Indian activist's hunger strike goes on amid talks

AP News
Posted: Apr 08, 2011 10:11 AM
Indian activist's hunger strike goes on amid talks

A 73-year-old Indian activist on a hunger strike to combat government corruption on Friday defiantly rejected government efforts to negotiate a compromise to end his high-profile protest.

Public support for Anna Hazare continued to grow, with thousands of people _ including film stars, government bureaucrats and a famed yoga guru _ pledging their support as his fast entered its fourth day Friday.

While the government has agreed to some of Hazare's demands on setting up a committee to formulate a new anti-corruption law, the two sides disagree on the mandate of the drafting body.

Hazare told supporters his hunger strike would continue.

"We will not bend before the government. If the government is deaf, the people will teach it a lesson," Hazare said to loud applause from thousands of people who have thronged a park in central New Delhi.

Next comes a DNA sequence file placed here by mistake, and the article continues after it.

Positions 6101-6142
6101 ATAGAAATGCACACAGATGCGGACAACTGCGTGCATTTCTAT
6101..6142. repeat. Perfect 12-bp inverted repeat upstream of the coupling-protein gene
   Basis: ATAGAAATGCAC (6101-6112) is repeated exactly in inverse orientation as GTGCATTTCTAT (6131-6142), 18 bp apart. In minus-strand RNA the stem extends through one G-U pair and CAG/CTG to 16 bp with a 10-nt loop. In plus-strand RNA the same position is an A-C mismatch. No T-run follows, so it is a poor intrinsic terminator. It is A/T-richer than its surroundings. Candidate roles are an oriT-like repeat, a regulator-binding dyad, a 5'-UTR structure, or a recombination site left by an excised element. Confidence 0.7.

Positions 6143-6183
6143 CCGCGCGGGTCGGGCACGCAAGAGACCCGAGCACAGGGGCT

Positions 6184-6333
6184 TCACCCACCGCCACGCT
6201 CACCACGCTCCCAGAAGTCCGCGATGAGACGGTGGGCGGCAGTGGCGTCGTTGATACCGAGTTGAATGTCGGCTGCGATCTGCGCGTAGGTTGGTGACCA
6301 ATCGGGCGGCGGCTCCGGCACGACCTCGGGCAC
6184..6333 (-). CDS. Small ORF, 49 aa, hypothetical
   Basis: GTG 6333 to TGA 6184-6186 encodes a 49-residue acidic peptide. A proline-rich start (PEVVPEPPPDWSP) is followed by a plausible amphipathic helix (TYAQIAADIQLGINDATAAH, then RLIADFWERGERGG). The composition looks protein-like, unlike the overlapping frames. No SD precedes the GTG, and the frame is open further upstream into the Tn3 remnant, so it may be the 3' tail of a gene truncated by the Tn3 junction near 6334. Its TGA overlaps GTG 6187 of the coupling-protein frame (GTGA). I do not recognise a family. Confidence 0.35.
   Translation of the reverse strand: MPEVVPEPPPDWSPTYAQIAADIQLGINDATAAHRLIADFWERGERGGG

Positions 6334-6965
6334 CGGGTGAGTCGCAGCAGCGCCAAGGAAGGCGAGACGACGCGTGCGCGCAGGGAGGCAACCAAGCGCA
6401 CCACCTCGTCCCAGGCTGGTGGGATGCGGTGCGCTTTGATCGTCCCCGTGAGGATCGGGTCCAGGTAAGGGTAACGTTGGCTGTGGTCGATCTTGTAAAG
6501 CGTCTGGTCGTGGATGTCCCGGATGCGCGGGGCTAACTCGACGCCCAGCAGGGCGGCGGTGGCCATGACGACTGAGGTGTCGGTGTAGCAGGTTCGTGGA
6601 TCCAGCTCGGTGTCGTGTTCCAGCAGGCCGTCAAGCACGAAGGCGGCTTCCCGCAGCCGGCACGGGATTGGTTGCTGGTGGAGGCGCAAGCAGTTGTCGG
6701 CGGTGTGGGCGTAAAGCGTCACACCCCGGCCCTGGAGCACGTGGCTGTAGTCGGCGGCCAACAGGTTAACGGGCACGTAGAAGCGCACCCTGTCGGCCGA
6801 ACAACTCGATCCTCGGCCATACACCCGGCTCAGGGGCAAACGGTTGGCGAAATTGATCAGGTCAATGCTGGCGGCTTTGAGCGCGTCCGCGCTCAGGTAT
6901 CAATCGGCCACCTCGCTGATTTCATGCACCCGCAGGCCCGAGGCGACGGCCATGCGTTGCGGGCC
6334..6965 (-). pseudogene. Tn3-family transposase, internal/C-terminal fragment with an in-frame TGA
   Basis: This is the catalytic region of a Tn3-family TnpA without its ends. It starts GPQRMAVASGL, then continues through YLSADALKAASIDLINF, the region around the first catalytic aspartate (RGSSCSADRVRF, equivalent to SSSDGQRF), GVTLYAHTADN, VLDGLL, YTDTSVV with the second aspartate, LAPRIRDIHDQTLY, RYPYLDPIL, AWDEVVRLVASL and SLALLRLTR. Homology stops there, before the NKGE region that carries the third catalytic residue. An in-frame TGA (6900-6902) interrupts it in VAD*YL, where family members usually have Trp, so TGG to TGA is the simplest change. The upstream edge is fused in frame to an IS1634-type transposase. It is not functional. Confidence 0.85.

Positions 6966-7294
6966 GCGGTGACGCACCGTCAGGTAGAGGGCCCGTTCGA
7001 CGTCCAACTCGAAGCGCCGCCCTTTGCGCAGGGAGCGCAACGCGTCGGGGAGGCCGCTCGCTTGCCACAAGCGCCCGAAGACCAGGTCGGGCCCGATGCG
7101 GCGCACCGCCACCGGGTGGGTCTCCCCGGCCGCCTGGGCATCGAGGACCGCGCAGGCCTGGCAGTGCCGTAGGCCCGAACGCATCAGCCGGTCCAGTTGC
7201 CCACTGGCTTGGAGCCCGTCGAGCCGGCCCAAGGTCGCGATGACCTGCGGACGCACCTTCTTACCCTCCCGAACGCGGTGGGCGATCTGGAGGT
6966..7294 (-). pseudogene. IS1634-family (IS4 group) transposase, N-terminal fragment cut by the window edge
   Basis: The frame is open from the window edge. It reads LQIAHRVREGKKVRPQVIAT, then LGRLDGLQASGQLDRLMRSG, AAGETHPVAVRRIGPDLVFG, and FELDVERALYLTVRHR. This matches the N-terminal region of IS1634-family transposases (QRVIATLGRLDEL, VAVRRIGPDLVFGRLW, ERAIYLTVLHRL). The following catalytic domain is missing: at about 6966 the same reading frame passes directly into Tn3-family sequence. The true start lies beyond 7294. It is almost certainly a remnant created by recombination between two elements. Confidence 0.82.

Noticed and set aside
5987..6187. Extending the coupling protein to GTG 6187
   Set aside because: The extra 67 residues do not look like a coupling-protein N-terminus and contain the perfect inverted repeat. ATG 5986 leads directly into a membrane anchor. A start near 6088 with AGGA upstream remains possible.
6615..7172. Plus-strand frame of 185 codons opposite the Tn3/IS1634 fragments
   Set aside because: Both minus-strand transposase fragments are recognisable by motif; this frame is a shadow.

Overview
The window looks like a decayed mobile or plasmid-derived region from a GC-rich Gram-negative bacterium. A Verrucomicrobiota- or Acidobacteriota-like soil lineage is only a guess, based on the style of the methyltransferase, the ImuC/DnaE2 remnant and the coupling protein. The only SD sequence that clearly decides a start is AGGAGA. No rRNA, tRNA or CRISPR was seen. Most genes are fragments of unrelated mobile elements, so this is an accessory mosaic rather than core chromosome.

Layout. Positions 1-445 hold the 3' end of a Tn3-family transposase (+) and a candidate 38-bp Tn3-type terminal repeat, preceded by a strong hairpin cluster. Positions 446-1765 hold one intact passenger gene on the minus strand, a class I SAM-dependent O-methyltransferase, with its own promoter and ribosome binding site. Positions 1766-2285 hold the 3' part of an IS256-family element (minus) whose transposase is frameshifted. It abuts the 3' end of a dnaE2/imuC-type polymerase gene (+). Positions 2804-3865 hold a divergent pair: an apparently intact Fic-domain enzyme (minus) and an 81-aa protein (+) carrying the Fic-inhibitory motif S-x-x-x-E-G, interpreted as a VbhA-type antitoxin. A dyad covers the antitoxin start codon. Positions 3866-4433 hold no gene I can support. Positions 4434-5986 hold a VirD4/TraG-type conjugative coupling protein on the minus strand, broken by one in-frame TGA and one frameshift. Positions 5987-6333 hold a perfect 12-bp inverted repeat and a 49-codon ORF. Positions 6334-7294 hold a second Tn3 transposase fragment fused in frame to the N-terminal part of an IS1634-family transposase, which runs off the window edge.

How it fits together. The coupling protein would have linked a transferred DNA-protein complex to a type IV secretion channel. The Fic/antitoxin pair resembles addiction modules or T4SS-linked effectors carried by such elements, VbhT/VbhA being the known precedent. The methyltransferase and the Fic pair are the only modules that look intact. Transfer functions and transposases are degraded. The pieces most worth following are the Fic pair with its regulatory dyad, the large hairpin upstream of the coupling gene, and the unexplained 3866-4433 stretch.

The roadside tent in the park where Hazare has been conducting his public fast since Tuesday has become a pilgrimage site for Indians fed up with a string of seemingly unending scandals.

Yoga guru Ram Dev, Bollywood star Anupam Kher and the architect of New Delhi's new metro rail network, E. Sreedharan, joined thousands of people who have been camping in the tent or squatting on the road nearby to offer support to Hazare.

Public protests and fasts were being held in state capitals across the country.

Public anger with corruption has been growing in the wake of recent scandals, including an investigation into the sale of cell phone spectrum in 2008 that reportedly cost the country tens of billions of dollars in lost revenue. The telecoms minister had to resign and is currently in jail pending a probe into the losses.

The ruling Congress Party has also come under fire for mismanagement and corruption allegations tied to last year's Commonwealth Games and the takeover of valuable Mumbai apartments intended for poor war widows by powerful bureaucrats and politicians' relatives. The country's top anti-corruption official was forced to resign last month after the Supreme Court ruled that graft charges he faced disqualified him from holding the office.